Sacramento Zine Symposium

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The term "zine" is not just a contraction of the word "magazine." Zines are homebrewed magazines, produced by individuals or small groups, typically in small numbers and with limited distribution. The world of zines was inspired by Soviet-era samizdat networks (illicit duplication of forbidden literature via photocopies) and the science fiction fanzines of the 1960s and 1970s (mimeographed or Xeroxed small-run magazines sent to small groups of dedicated SF fans.) The heyday of zines was the late 1980s through the mid-1990s. A typical zine was created on a typewriter or word-processor or even handwritten, with hand-drawn or clip art illustrations. Music zines were probably the most common, but zines existed for many obscure topics not covered by large-scale press. Local copy shops, independent record stores and alternative distribution networks like Factsheet 5 made zines a simple way for individuals to speak their minds, share their ideas and communicate with others of like mind in their own community and around the world. Many zines were distributed by hand or via local record stores or bookstores, while others were traded by mail with other zine writers like pen pals. A few were picked up by magazine distributors like Tower Records, and exposed to readers around the world, but most zines remained obscure. The popularization of the World Wide Web made electronic expression easier and more practical, making zines seemingly obsolete.

In this month’s Midtown Monthly, I wrote an article about Sacramento’s zine history, profiling local zines from the late 1980s and early 1990s. I claimed that zines seem like an archaic form of communication today, due to the advent of the Internet. However, zines are alive and well in the 21st century, and KDVS DJ Sharmi Basu wants to prove it by hosting the first Sacramento Zine Symposium. It takes place this Saturday July 11th at the Brickhouse Gallery, 2837 36th Street,  in Oak Park.

The Sacramento Zine Symposium is a showcase for all the alternative press that is underrepresented in the sacramento/davis/norcal community. It’s a chance to make friends, network, and share your experience or lack thereof in the world of zines. Vendoring, food, everything, is FREE, featuring KDVS DJs and food by Food Not Bombs Sacramento 

Schedule of events:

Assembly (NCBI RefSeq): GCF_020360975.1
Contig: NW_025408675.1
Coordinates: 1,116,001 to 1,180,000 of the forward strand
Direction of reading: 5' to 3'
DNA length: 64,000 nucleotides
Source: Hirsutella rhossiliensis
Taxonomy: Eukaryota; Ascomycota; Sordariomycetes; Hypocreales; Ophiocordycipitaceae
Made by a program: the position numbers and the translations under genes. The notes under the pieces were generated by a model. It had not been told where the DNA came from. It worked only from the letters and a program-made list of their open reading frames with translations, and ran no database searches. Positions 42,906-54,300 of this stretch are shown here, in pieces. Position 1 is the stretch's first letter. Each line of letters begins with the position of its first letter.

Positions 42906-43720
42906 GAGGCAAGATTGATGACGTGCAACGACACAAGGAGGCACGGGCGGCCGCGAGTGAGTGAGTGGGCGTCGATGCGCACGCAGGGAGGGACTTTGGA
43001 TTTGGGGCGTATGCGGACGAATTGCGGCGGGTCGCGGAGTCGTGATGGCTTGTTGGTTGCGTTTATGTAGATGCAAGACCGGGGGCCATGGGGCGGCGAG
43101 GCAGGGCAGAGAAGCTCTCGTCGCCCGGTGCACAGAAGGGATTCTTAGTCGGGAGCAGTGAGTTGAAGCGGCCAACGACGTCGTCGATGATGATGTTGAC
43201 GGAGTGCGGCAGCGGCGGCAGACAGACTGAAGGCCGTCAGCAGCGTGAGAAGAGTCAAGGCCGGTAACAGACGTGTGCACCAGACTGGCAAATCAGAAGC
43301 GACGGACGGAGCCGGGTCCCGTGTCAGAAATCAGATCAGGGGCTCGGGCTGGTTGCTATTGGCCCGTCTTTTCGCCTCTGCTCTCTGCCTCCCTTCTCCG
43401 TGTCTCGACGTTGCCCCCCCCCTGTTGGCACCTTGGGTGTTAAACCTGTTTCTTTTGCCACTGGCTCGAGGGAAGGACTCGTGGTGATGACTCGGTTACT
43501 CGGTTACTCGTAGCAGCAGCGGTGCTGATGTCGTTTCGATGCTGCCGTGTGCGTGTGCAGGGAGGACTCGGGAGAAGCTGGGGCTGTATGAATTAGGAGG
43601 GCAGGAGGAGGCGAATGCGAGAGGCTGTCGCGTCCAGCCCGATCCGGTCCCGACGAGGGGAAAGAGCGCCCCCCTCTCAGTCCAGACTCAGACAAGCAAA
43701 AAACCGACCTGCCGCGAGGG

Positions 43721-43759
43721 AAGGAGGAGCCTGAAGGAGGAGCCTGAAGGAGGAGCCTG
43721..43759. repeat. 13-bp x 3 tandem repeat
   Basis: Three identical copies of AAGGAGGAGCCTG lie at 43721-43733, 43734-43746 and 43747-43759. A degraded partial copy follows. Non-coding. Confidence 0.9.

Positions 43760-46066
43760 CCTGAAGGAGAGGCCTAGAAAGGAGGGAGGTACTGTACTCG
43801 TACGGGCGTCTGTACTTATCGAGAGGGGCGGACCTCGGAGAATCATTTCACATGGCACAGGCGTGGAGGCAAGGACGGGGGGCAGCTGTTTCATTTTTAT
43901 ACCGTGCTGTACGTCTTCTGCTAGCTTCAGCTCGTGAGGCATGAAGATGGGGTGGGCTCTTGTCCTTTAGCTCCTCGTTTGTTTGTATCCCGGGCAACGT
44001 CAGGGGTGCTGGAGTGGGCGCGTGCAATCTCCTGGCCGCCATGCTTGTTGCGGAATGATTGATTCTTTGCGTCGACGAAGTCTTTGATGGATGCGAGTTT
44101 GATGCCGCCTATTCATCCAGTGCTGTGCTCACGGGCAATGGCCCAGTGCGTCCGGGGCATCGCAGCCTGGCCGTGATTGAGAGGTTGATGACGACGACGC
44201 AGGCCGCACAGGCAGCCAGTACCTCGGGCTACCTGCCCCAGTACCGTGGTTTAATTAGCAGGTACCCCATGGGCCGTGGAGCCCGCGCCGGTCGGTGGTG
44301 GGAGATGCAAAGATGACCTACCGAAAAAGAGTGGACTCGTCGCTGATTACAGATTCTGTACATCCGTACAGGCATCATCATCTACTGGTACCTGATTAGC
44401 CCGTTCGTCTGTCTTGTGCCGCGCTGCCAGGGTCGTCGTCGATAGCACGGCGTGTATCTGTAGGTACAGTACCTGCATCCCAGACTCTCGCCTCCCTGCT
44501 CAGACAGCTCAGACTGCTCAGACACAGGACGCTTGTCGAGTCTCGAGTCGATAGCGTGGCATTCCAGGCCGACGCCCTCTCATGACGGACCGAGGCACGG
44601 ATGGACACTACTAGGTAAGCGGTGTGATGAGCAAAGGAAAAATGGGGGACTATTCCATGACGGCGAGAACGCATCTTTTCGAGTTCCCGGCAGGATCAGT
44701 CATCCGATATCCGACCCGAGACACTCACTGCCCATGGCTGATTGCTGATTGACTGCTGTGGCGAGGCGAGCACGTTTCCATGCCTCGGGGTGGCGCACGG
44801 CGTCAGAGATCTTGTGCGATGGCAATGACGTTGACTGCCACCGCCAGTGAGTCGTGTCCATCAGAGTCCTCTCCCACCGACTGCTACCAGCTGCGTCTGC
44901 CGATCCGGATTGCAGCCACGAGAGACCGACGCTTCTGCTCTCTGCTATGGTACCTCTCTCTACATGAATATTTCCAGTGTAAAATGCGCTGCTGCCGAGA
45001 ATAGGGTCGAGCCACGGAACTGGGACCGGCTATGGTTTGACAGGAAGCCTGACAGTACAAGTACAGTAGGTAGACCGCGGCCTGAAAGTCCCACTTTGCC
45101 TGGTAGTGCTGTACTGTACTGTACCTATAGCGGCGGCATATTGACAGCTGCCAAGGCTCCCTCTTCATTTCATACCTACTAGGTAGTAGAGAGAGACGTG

1-130pm: Intro [What is a Zine?]
130-2: Lunch
2-245: Workshops [Distro]
245-315: Break
315-4: Workshop [Binding/Screenprinting]
4-430: Break
430-515:Workshop [Alternative Press Culture]
515-545: Break
545-7: Dinner, Ending speech

Date: July 11th
Time: 1-10pm
Place: Brickhouse Gallery 2837 36th St. Sacramento, CA 95817

This event is all-ages, and admission is free.

  • Ben Ilfeld

    Unbelievably cool. 1000x thumbs up.

  • Hawa Arsala

    I’m going!

  • Colleen Belcher

    Do you have your history of the zines posted on your blog as well? If so, would you mind providing a link?

  • Marion Millin

    You rock

  • We have those teen meat zines!
    There was one with Phallucy and some other bands as well.
    Other zines that ruled from Sacto
    – Steve Marr’s Sacto Punk zine
    – Cranial Silt –
    – Hard as F***

    punk rawk!

    • William Burg

      I didn’t have enough room to mention Steve Mar’s “Sacto Punx” zine…I still have my Sacto Punx membership card, though. Maybe I’ll bring it on Saturday.

      Colleen: I didn’t post the article on my blog as it is very long, but the new issue of MM just hit the stands.

  • Jeff McCrory

    I enjoyed your MM article, William.

  • Mathieu Über

    Gotta zine, man.

  • George Jackson

    Shoot. Too bad it competes with all the activities of Urban AgFest: bike tours, movie screenings and dinner:

    • William Burg

      Yeah, but the zine symposium is free, instead of costing $25 for the conference and $75 for the dinner.


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